About Mussar and Middot
The Hebrew word "mussar" means moral conduct, instruction, or discipline. The Mussar Movement arose in the 1800’s in Lithuania and encompasses a range of spiritual practices, focusing on the individual’s personal characteristics, traits, or virtues, which are called middot (in Hebrew, singular: a " ").
The word samayach comes from the Hebrew root sin-mem-chet and means "happiness," "joy," or "contentment." The word chelko is based on the root chet-lamed-kuf and means "portion," "lot," or "piece." The phrase samayach b'chelko means "contentment with one's lot" or "contentment with one's portion."
"Ben Zoma said: Who is rich? Those who are happy with their portion." (Babylonian Talmud, Shabbat 32a also found in Pirkei Avot 4:1)
Being content with one's portion is an age-old Jewish concern. In the book of Proverbs, we read, "A joyful heart makes a cheerful face; A sad heart makes a despondent mood. All the days of a poor person are wretched, but contentment is a feast without end." (Proverbs 15:13 and 15)
To be truly joyful with one's lot in life is wise advice. It is a wonderful way to live, but how easy is it to adopt this attitude? How many of us are truly satisfied with our portion? How do we recognize our own good fortune? All around us the world advertises the goods and services we all seem to "need." Our world is characterized by material acquisition, and to paraphrase a popular game show who 'wouldn't' want to be a millionaire?
This obsession with our "needs" is not just a contemporary concern. Solomon Ibn Gabirol, an eleventh-century Spanish poet-philosopher taught: "Who seeks more than he needs, hinders himself from enjoying what he has. Seek what you need and give up what you need not. For in giving up what you don't need, you'll learn what you really do need." (Mivhar Hapeninim 155,161 as found in The Jewish Moral Virtues, Borowitz and Schwartz, p.164)
This is the challenge—balancing what we need and what we want in order to become samayach b'chelko—satisfied with our portion.
Several commentators have suggested a variety of reasons why one should be samayach b'chelko - satisfied with one's portion. Reuven Bulka has written, "Whatever bounty and good one is given in life should be greatly appreciated. Unlike affliction, which one lives with by almost ignoring it and transcending it, that which one has been granted which seems to be beneficial should be accepted in joy." (As A Tree By The Waters p. 256)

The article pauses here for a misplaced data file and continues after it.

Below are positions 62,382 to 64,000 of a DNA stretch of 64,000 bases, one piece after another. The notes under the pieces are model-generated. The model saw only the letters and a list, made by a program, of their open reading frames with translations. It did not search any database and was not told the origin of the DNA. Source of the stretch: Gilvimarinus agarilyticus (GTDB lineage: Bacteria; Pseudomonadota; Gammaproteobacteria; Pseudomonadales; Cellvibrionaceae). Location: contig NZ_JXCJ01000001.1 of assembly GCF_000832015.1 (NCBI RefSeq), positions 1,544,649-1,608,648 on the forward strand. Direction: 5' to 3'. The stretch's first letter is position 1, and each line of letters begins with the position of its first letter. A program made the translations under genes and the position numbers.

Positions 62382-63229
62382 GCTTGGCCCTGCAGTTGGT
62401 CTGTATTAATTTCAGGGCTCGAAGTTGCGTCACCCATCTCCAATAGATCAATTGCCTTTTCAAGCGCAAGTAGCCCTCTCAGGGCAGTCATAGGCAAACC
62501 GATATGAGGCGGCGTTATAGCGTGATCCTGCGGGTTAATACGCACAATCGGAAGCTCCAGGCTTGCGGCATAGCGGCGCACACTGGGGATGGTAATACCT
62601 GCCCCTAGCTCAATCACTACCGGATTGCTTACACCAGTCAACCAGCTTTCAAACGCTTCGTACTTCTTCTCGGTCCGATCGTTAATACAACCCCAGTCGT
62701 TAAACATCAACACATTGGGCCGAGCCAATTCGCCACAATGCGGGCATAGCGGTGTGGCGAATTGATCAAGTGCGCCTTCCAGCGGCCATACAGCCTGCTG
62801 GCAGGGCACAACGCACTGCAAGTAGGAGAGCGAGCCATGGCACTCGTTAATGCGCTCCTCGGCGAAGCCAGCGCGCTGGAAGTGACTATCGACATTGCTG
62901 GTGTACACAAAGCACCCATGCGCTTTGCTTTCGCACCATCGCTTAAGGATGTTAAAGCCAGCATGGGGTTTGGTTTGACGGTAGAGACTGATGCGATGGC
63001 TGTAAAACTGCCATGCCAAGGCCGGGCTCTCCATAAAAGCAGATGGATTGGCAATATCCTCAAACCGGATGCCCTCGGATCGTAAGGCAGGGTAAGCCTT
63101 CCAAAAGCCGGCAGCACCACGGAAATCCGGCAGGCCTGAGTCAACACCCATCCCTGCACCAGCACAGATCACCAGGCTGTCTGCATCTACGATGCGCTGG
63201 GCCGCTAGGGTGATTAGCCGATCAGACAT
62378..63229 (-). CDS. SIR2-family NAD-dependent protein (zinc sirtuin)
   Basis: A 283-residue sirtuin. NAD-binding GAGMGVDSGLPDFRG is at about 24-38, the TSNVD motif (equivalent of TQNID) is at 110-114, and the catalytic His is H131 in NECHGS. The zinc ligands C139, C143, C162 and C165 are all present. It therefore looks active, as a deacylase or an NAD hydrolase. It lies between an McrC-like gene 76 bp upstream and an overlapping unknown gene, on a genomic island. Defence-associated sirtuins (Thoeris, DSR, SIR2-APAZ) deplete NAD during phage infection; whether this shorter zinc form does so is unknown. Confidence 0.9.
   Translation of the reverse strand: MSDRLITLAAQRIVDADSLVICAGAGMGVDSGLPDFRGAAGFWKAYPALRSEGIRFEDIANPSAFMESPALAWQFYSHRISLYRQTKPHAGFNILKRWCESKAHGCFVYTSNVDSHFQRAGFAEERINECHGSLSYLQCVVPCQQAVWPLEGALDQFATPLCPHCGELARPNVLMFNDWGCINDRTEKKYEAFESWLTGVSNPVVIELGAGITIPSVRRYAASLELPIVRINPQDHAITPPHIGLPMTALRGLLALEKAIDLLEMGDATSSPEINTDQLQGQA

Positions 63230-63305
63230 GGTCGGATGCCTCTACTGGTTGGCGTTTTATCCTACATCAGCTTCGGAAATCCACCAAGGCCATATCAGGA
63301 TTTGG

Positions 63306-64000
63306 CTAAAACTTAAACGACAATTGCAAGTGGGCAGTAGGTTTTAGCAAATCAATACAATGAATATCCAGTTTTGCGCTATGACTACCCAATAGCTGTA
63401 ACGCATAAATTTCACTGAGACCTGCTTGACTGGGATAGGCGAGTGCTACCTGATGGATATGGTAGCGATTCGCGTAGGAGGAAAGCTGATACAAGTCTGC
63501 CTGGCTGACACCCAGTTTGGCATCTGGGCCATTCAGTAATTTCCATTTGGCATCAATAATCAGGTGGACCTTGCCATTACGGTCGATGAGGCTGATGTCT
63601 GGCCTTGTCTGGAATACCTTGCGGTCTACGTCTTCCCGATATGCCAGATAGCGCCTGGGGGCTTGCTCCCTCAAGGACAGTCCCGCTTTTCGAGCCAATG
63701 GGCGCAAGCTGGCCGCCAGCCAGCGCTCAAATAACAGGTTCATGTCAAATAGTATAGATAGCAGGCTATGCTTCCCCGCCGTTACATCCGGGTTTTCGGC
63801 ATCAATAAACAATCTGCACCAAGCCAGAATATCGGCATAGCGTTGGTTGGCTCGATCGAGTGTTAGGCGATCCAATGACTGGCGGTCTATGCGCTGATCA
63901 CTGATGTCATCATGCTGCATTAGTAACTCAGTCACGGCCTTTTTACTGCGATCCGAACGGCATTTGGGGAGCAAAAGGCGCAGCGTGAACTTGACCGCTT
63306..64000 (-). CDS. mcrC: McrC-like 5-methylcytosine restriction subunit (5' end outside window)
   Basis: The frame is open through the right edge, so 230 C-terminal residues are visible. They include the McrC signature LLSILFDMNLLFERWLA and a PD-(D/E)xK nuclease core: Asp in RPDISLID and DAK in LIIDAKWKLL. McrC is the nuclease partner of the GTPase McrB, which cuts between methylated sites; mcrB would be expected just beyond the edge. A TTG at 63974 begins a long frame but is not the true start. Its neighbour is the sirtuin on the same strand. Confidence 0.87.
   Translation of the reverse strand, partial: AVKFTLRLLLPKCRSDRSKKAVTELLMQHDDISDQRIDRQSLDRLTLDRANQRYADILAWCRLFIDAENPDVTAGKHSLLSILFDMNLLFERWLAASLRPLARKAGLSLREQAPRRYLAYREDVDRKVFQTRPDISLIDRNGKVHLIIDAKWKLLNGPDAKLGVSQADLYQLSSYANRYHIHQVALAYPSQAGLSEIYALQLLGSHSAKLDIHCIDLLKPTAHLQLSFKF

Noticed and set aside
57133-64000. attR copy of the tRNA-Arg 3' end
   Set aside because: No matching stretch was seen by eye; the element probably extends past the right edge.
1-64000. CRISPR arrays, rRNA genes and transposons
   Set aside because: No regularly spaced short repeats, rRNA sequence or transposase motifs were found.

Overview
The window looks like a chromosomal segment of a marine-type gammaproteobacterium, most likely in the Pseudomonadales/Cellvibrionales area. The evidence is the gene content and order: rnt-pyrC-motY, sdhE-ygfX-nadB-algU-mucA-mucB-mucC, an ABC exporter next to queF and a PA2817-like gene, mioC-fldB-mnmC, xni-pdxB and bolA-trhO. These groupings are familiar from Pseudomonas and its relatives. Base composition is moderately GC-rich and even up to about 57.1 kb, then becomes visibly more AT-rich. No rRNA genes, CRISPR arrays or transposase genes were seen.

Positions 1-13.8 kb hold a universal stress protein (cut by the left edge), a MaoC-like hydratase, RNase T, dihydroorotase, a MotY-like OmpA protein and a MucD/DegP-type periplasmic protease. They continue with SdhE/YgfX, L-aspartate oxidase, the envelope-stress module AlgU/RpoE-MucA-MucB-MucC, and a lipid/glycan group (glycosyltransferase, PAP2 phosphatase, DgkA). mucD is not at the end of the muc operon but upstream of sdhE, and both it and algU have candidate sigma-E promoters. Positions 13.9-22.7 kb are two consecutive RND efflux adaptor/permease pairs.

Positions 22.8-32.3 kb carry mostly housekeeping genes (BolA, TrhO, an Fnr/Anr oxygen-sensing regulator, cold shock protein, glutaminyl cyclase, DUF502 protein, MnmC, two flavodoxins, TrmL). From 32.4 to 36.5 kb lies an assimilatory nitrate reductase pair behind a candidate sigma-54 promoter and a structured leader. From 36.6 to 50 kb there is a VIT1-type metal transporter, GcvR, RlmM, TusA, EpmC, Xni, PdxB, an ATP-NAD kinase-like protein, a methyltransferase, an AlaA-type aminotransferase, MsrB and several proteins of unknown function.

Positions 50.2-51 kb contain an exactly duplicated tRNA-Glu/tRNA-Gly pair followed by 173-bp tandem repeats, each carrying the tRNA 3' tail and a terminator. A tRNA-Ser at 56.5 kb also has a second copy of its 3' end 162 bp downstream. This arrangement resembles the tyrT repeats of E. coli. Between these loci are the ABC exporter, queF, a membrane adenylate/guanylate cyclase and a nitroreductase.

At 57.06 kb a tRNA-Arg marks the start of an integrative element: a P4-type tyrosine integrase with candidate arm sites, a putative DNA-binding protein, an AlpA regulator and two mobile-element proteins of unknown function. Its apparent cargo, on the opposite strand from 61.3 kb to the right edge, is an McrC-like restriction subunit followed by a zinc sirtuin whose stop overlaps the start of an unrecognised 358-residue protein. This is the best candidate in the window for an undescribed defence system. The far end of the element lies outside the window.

As it relates to acquisition of Torah, Midrash Samuel states, "…one must be happy that one can be involved in the study of God's word."
Our personal attitudes affect how we study and what we acquire through our studies. According to Machzor Vitry, if a person spends time worrying and brooding over one's portion of this world's pleasures (i.e., material possessions) one cannot concentrate on learning.
The Ruach Chaim explains that one's lot means one's ability to learn and comprehend. A person should not be dissatisfied if he or she cannot live up to one's ambitions or the standards of others with greater ability, one should do one's best and constantly review until the learning is mastered. In the end the individual will succeed and even excel. (The Pirkei Avos Treasury p. 418)
Samson Raphael Hirsch taught that just as we should be satisfied with our portion of earthly goods, so too should we rejoice in the measure of intellectual talent we have been granted. For one should derive satisfaction from the knowledge that one has faithfully used one's abilities for the advancement of one's skills and learning, for God evaluates the achievements of each of us solely in terms of the extent to which one has made good use of one's intellectual abilities. (Chapters of the Fathers, p. 107)
Simply put, we are to be samayach b'chelko—satisfied with our portion from the effort we expend in life whether it is in acquisition of material possessions or acquisition of skills and knowledge not the number of possessions we have or the level of learning we achieve. It is in the doing, not the acquiring, that satisfaction and happiness are to come.
To Talk About
- Compare this middah—samayach b'chelko—with the verses from Proverbs and with Solomon ibn Gabirol's teaching found in the Commentary section and answer the following: Can a poor person be content? What does the Text by Ben Zoma add?
- Make a personal accounting of your goods and possessions. Are you satisfied with what you have? Would you like more or less? What drives or motivates you to either acquire or deny yourself material possessions? Would you be happier or more satisfied if your portion in life were bigger or smaller?
- What do you treasure as your portion in life? Why? What satisfies you in your life and why?
- Review the teachings found in this Commentary on the acquisition of Torah. In your own words explain why a person would have to be samayach b'chelko—satisfied with one's lot in order to acquire Torah.
- Consider and discuss: if one is content with one's lot in life, does one risk becoming complacent or resigned to one's life situation? What about personal drive and ambition? What would Samson Raphael Hirsch say? See the Commentary section for other opinions.
Read the Jewish folktale, It Could Always Be Worse, retold and illustrated by Margot Zemach. It tells the tale of a man's shortage of living space and how he became samayach b'chelko—satisfied with his portion.